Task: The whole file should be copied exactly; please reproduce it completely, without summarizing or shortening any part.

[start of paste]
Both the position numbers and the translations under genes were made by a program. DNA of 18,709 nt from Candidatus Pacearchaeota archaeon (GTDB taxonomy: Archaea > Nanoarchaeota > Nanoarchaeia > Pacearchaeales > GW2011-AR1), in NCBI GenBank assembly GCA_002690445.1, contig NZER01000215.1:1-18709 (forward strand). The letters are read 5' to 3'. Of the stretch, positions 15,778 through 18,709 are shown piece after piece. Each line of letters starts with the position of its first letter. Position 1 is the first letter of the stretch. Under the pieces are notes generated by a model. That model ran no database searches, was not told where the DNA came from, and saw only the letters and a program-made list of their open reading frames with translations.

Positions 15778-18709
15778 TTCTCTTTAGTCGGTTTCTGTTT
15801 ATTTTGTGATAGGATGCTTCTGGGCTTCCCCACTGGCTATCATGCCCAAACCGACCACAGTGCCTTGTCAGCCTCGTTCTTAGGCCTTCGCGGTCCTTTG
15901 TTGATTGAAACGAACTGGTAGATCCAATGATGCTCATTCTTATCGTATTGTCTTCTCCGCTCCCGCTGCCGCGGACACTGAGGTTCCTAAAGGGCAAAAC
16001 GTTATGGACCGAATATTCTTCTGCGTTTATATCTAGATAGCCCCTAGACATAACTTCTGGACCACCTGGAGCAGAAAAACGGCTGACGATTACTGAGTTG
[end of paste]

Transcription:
Both the position numbers and the translations under genes were made by a program. DNA of 18,709 nt from Candidatus Pacearchaeota archaeon (GTDB taxonomy: Archaea > Nanoarchaeota > Nanoarchaeia > Pacearchaeales > GW2011-AR1), in NCBI GenBank assembly GCA_002690445.1, contig NZER01000215.1:1-18709 (forward strand). The letters are read 5' to 3'. Of the stretch, positions 15,778 through 18,709 are shown piece after piece. Each line of letters starts with the position of its first letter. Position 1 is the first letter of the stretch. Under the pieces are notes generated by a model. That model ran no database searches, was not told where the DNA came from, and saw only the letters and a program-made list of their open reading frames with translations.

Positions 15778-18709
15778 TTCTCTTTAGTCGGTTTCTGTTT
15801 ATTTTGTGATAGGATGCTTCTGGGCTTCCCCACTGGCTATCATGCCCAAACCGACCACAGTGCCTTGTCAGCCTCGTTCTTAGGCCTTCGCGGTCCTTTG
15901 TTGATTGAAACGAACTGGTAGATCCAATGATGCTCATTCTTATCGTATTGTCTTCTCCGCTCCCGCTGCCGCGGACACTGAGGTTCCTAAAGGGCAAAAC
16001 GTTATGGACCGAATATTCTTCTGCGTTTATATCTAGATAGCCCCTAGACATAACTTCTGGACCACCTGGAGCAGAAAAACGGCTGACGATTACTGAGTTG